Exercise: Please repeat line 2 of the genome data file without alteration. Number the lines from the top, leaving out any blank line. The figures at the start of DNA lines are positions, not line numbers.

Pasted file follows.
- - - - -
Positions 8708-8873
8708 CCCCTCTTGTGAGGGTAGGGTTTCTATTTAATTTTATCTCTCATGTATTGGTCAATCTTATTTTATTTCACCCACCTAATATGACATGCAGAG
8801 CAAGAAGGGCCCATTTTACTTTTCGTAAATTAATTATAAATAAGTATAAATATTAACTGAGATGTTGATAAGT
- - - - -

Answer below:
8708 CCCCTCTTGTGAGGGTAGGGTTTCTATTTAATTTTATCTCTCATGTATTGGTCAATCTTATTTTATTTCACCCACCTAATATGACATGCAGAG